The Office of Community Health and Safety was established to address longstanding health, safety, and justice issues in the City of Pittsburgh. The office is tasked with redirecting city resources to better address community needs through housing, social services, public health, and social work experts who can assist community members and first responders in situations that require longer-term support, harm reduction approaches, and other services.
Office of Community Health and Safety
Read More About The Stop The Violence Trust Fund Here

Our Office is launching a Community Listening Campaign to learn where you feel the strengths, skills, and assets might be in your neighborhood. This information and ongoing connection with you is critical to understanding where we are now as a City, where communities want to go in the future, and how they can develop a shared vision for a safe, healthy, and thriving Pittsburgh.

We appreciate you taking 5-minutes to answer the Community Listening Survey questions here:

OCH&S staff will also be attending community gatherings to introduce the office, listen to your feedback, and identify neighborhood-specific focus groups in the coming months. You can send staff meeting invites or any questions to

Thank you for your participation!

Take The Community Listening Campaign Survey Here!
Our office is building up its team! We are looking for compassionate individuals who are interested in providing support to help address the health, safety, and social needs of City residents. ​
The Continuum of Support Project Manager will work with Public Safety Bureaus and the community to coordinate public health and safety data analysis, visualization, mapping, and externalization and will be responsible for project planning.
 Application deadline 11/15/2021.
Learn More About Continuum of Support Project Manager Position Here

Office of Community Health & Safety Expands Team

Eric Williams, Camila Alarcon-Chelecki, Malaysia Smith, and Alexandra Abboud.
We've expanded our office to help provide the Continuum of Support Program to address longstanding health, safety and justice issues in our communities. The four newly hired staff will focus on community engagement, diversion, co-response and post-engagement care.

The four new staff members join the existing team which includes the Office of Community Health and Safety (OCH&S) Manager Laura Drogowski; Continuum of Support Program Manager Dr. Sheila Roth, PhD, MSW, LCSW, EMT; Overdose Prevention Coordinator Joshua Schneider, EMT; Operations Administrator Brennan Coleman; and master-level social work interns and AmeriCorps Vistas.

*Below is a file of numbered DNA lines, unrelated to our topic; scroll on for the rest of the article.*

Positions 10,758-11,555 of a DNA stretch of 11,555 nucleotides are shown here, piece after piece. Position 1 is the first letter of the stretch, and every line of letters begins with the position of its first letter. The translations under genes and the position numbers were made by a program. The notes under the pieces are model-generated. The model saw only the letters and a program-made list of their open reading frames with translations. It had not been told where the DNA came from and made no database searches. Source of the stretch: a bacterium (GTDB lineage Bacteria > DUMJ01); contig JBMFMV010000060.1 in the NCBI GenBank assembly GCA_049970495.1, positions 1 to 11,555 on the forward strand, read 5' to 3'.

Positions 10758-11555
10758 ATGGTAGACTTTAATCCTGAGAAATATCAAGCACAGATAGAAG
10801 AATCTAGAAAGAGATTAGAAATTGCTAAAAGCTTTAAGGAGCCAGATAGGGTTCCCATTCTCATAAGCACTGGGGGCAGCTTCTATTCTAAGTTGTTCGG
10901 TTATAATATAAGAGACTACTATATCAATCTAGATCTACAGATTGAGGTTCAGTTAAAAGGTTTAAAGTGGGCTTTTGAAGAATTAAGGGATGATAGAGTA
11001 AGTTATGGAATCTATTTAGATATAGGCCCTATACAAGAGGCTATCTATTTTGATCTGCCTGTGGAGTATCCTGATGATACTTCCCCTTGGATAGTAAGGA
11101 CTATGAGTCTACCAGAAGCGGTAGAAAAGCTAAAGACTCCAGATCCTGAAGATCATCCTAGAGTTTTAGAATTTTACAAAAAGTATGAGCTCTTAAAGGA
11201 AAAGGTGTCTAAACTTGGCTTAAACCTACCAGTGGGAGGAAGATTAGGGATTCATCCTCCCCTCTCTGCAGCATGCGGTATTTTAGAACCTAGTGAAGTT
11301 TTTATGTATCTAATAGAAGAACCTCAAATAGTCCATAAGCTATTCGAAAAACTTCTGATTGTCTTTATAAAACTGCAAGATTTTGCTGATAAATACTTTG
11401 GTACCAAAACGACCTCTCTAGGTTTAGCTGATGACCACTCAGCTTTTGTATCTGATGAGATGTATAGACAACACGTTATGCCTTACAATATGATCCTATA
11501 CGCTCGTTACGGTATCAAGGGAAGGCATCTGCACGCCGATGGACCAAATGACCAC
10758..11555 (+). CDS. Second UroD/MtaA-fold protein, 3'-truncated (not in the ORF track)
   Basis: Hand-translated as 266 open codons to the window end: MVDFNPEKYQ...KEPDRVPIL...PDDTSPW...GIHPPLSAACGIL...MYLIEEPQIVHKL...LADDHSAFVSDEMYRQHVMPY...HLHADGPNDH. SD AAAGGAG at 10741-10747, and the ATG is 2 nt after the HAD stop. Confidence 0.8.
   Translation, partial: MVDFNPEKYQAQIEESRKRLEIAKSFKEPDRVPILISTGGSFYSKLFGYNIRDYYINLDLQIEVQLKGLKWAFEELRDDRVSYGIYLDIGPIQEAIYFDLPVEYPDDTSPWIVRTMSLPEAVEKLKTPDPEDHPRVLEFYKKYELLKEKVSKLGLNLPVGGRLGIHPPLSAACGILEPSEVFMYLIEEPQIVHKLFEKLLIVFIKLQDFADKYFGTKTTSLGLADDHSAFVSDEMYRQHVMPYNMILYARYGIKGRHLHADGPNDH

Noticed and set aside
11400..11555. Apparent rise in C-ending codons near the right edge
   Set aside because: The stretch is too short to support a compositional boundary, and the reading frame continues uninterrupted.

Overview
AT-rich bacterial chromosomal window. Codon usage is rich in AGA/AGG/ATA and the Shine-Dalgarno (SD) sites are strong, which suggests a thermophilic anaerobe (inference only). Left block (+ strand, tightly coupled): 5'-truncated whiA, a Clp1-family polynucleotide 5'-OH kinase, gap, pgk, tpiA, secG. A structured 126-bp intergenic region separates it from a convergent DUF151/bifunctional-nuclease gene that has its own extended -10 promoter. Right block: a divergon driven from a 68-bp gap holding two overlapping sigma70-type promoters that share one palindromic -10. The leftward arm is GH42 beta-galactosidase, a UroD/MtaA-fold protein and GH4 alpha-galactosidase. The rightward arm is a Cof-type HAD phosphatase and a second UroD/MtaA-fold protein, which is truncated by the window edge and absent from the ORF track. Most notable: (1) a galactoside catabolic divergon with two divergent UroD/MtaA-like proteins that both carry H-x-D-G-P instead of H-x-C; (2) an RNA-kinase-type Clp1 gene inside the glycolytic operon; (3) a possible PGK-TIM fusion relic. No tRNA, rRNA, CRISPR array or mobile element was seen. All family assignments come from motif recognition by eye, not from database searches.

Photo: Ilan Berkman
Learn More About The New OCH&S Staff Here
The LEAD Support Bureau met with the community, Pittsburgh Bureau of Police, Pittsburgh Department of Public Safety, Mayor's Office, service providers and the City of Pittsburgh's Office of Community Health and Safety to discuss needs and the anticipated outcomes of LEAD. The LEAD program's goal is to reduce the entry of individuals suffering from behavioral/mental health disorders and extreme poverty into the criminal justice system.  This work is funded by the Allegheny County Health Department's Center for Disease Control and Prevention (CDC) Overdose Data to Action (OD2A) grant. This program will add to the continuum of support, which includes the Allegheny Health Network Urban Health outreach and co-response program. 
The Law Enforcement Assisted Diversion National Support Bureau responds to the national demand for strategic guidance and technical support to local jurisdictions developing Law Enforcement Assisted Diversion (LEAD) programs. LEAD is a pre-booking diversion pilot program developed with the community to address low-level crimes. The program allows law enforcement officers to redirect low-level offenders to engage in community-based services, instead of jail and prosecution. By diverting eligible individuals to services, LEAD is committed to improving public safety, public order, and reducing the criminal behavior of people who participate in the program. The National Support Bureau visited Pittsburgh to educate municipalities Police Officers, EMS, and Community Residents on LEAD. 
Learn More About The LEAD Program Here
Overdose Prevention Training
Throughout the month of October, Josh Schneider, Overdose Prevention Coordinator in the Office of Community Health and Safety, provided overdose prevention training. Also, office staff is conducting outreach and education around fentanyl test strips. 

Read The Mayor's Executive Order on Fentanyl Test Strips

Mayor William Peduto issued an Executive Order calling to allow the possession and use of fentanyl test strips, a key opioid overdose prevention tool, in the City of Pittsburgh. The Order also directs the City of Pittsburgh Office of Community Health and Safety (OCH&S) to work with city employees and the public to educate them on the benefits of these lifesaving tools and to reduce the stigma associated with possessing them. 

Read The Full Press Release Here

A Special Thanks to Our Coro Fellows

Ryan and Ilan made a tremendous impact in our office in a short amount of time. We are so grateful for them and wish them both well on their next adventure.

Thank you for reading!

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Mailing Address: 
Office of Community Health and Safety
414 Grant Street, Room 409 
Pittsburgh, PA 15219